Having seen and audited hundreds of websites for doctors and the like, I feel the need to address what is now a nationwide problem. I foreshadowed this post earlier this year if you’d like a sort of spoiler. Before I hop into the entrée, it’d be to all of our advantages if I served some psychological hors d'oeuvres first.
Social cognition “explains the mechanisms of social behavior using concepts and methods shared with related fields of cognitive psychology and cognitive science” (Winkielman, P. & Schooler, J. In press. Unconscious, conscious, and meta-conscious in social cognition. In Social cognition: The basis of human interaction, (eds F. Strack, J. Förster). Philadelphia: Psychology Press.). In psychology, priming refers to seeing or thinking of something that prepares you to do something better right after. For example, “exposing experimental participants to words related to ‘kindness’ as part of a purported ‘language study’ caused them to subsequently view a target person as more kind, compared to the impressions formed of the target by a control group” (Srull & Wyer, 1979). Social behavior can be produced and affected unconsciously in a similar fashion. When first visiting specific social media platforms, say, Facebook, your behaviors online were both learned consciously and unconsciously (primed) based off of how you saw other Facebook users act. The number of likes on a post, the number of posts on a page, the types of posts and comments on a page, and other similar aspects. Combine informational social influence (AKA social proof), a psychological phenomenon where people assume the actions of others in an attempt to reflect correct behavior for a given situation, with priming, and it is obvious why testimonials and reviews in plain sight on a website or Facebook page can produce desirable results for the page or site owner (Ninja Tip #1).
So, you’re posting consistently on your blog with hopes of connecting to your ideal audience and patient, your site is clean and free of typos, you have photos of smiling people (hopefully NOT stock photos – Ninja Tip #2), your services are listed and obvious…you’re doing everything right..right?
Entrée: Medical websites are still highly relevant for 1 reason only: Setting up appointments in a secure patient portal. Aside from that, I’d challenge any supposed “healthcare marketing expert” or “consulting agency” to refute that statement. I’d also ask them for data that shows how medical websites will survive and help practices and clinics as much as, or more than, social media will for the next 5-15+ years. Everything a patient needs to see can be placed on a Facebook page.
Address and picture of the location? Check.
Contact information? Check.
Authentic personality? Check..I hope (Ninja Tip #3)
In the book Social: Why Our Brains Are Wired To Connect, Matthew Lieberman, Professor and Social Cognitive Neuroscience Lab Director at UCLA Department of Psychology, Psychiatry and Biobehavioral Sciences, states that “people consistently report being more motivated to use Facebook to connect with people from their offline lives than to meet new people. Because Facebook use is more of an extension of real-world connections, it has been associated with enhancing offline social networks and general well-being. It’s also particularly useful for maintaining social bonds over long distances” (Lieberman 256).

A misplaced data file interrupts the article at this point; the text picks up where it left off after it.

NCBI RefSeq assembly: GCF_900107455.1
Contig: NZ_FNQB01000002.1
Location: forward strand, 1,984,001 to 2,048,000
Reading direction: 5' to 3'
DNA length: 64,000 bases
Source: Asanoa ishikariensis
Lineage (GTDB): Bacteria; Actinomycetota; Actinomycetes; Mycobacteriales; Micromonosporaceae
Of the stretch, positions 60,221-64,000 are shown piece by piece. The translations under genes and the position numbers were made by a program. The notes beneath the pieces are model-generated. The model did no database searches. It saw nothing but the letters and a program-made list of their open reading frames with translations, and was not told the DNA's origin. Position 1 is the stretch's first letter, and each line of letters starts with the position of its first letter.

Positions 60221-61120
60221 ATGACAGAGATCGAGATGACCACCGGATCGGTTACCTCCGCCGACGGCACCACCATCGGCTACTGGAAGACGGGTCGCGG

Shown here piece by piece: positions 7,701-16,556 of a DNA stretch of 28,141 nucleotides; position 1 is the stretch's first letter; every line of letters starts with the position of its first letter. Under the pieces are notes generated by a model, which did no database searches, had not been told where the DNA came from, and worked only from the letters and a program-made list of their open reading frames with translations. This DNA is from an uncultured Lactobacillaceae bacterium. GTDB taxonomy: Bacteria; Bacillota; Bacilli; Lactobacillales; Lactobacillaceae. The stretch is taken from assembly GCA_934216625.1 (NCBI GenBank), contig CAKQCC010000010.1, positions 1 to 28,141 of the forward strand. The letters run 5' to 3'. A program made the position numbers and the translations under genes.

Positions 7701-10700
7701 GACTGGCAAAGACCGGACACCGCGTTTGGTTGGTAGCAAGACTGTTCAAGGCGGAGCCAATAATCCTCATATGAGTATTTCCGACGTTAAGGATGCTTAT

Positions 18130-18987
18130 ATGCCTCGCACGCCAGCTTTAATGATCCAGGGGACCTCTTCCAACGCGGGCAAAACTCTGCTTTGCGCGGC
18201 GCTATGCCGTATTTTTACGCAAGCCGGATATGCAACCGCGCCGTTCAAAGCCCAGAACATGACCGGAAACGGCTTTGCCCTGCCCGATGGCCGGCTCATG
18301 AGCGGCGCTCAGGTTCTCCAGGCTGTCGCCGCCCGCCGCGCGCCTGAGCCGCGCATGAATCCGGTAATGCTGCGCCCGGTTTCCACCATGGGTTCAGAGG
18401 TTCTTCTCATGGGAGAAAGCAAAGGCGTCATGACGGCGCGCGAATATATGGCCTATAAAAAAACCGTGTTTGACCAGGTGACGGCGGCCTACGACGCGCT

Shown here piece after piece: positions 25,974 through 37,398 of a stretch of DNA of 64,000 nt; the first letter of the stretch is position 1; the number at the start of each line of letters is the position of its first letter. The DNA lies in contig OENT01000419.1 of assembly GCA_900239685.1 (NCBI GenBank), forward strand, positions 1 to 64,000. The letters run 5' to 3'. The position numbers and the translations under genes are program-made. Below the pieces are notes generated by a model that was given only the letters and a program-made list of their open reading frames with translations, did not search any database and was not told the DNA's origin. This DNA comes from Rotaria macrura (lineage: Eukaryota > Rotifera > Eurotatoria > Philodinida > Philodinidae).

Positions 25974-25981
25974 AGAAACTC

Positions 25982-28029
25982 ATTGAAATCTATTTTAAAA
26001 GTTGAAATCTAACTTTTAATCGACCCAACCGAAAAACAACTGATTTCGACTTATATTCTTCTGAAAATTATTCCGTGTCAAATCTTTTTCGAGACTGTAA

Okay, the best excuse may be that your ideal audience is older and not as well-versed in all things technology. Google + “your practice name” or Google + "your name" may be all that the older generation knows to do on their tech gadgets.
The 2014 Facebook Demographic report speaks for itself. Although the data was originally compiled to show how teens were leaving Facebook (which can also be attributed to aging), the 55+ demographic has skyrocketed since 2011.
The gig is up.
Tell those marketing agencies to show you the metrics.
How many people are interacting with your blog on your website? How many likes, shares, etc? How many of these visitors are converting into patients and clients? How many people are visiting the website weekly? What are they doing on the website and at what rate? What are the demographics of the visitors and people interacting with your posts?
As I’ll dive into in another post titled “The Greatest Story Never Told”, the visibility for Facebook pages in search engines is unusually high without even placing any real effort into SEO. This in itself goes against what many old “marketing gurus” used to, and still do preach. This defeats the purpose of posting content with long-tail keywords solely on a website for boosting search engine visibility. Go ahead, Google “Ascendance Medical” and let me know what the first result is.
To sum up:
Facebook is not a fad. Social media is not a fad.
The age where medical websites were the be-all and end-all is gone and will not return (Augmented Reality and Virtual Reality are simply going to enhance the power of social media in a way we can't even quantify as of yet, but that’s a conversation for another day).
Social media is quickly overtaking medical websites in utility, so having a decent website and an exceptional presence on social media would be ideal, but simply having a website and an underdeveloped social media presence is a bad call in terms of future business.
I will continue this series unabashedly for months to come until the overwhelming majority of practices understand that they can either grow (and take advantage of this permanent shift) or decay. The public deserves the best services, and everything pertaining to those services should be easy to find.